After an unexpected breakout that persisted for weeks, Hannah Banks-Walker finally found solace in a brand new beauty product.
It’s astonishing how something as incongruous as a small, red mark can obliterate your self esteem, leading the best of us to regress to a state of adolescent insecurity. Even those who claim to be untouched by vanity find their moods are at the whims of their skin. Or I do, anyway.
As the body’s largest organ, skin is impossible to ignore – particularly given that adults, on average, carry around eight pounds and 22 square feet of it. That’s a lot of skin to maintain and, when it doesn’t do what you want it to, it’s a lot of skin to worry over and fret about.
I’ve always been lucky in that I haven’t suffered from any major skin problems. While I don’t have the poreless, matte face of the Nineties supermodels I grew up looking at (nobody does, of course), I haven’t had to contend with serious acne, rosacea or any number of other conditions that leave so many feeling miserable. Recently, however, I have been battling with spots that just won’t go away.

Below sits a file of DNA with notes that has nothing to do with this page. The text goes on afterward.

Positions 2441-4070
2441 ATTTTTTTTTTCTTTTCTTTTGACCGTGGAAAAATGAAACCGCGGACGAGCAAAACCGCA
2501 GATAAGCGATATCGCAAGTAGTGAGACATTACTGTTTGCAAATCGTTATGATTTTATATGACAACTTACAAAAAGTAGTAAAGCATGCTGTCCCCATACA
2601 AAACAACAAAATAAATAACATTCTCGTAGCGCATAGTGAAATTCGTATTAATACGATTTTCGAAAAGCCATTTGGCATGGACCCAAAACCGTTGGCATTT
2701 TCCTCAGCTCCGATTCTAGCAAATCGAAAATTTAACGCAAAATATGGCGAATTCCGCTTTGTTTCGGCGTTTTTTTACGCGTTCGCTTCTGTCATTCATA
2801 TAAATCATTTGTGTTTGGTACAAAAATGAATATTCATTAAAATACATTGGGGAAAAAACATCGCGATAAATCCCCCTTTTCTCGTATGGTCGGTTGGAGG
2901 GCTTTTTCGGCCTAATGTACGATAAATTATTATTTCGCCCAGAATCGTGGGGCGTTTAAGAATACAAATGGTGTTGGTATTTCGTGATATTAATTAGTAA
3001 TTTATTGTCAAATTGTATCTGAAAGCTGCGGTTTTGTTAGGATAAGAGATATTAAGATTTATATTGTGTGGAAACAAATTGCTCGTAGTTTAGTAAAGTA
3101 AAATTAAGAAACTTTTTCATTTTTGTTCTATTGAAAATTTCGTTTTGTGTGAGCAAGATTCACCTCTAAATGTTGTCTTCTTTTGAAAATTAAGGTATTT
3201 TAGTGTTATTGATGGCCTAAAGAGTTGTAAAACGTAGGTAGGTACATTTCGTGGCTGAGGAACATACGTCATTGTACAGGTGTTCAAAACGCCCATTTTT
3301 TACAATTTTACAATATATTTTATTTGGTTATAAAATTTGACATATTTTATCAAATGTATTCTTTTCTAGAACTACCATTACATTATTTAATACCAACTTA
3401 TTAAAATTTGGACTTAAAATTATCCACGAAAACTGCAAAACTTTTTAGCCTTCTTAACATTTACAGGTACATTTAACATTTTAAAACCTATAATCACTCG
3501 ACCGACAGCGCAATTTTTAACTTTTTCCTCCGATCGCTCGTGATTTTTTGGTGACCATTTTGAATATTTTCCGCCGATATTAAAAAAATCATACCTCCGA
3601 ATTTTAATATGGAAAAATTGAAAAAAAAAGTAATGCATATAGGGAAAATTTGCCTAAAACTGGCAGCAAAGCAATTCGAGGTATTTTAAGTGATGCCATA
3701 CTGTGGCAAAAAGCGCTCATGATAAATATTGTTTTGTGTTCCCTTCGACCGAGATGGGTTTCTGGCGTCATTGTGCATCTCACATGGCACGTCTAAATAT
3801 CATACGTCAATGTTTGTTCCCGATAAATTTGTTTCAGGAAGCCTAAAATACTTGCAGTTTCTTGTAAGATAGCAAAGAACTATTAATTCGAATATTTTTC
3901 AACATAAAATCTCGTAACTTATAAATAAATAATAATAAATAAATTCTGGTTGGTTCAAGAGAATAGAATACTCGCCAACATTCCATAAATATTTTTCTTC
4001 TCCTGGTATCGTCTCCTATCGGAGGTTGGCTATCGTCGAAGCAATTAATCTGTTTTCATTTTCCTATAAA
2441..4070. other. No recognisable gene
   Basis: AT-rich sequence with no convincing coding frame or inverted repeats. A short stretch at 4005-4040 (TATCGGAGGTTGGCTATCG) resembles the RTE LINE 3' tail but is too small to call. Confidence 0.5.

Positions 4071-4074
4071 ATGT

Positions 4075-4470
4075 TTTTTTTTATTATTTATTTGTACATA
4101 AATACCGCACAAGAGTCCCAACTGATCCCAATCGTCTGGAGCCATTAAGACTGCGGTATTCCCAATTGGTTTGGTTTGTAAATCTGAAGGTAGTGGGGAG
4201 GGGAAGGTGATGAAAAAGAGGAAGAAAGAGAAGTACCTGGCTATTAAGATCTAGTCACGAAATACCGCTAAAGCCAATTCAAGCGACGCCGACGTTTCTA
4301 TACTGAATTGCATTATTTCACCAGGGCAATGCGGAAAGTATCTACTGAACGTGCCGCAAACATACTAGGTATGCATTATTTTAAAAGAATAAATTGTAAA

While all of us will have spots from time to time, mine seemed to arrive on my face, set up camp and then refused to leave for weeks on end.
At first, assuming hormones were exerting their delightful trickery on my body, I only expected the spots to last for a few days. When they were still there over two weeks later, I started to feel anxious. Had my skin changed? What was I doing wrong? The tendency is always to blame oneself, particularly when skin is concerned.
What causes spots?
We’re constantly fed so much misinformation about the causes of spots, largely around diet, that it induces a sort of shame around the subject. But, as Dr. Anjali Mahto, dermatologist and author of The Skincare Bible says, diet is normally the last thing to consider: “For the vast majority of people, diet is not a cause of acne. For most people, it is largely down to their individual hormones and genetics as an underlying cause. For a small, select group of people, dairy and excess sugar intake may have a role to play but it is not advisable to try and manage acne through diet alone and cutting out of large food groups.”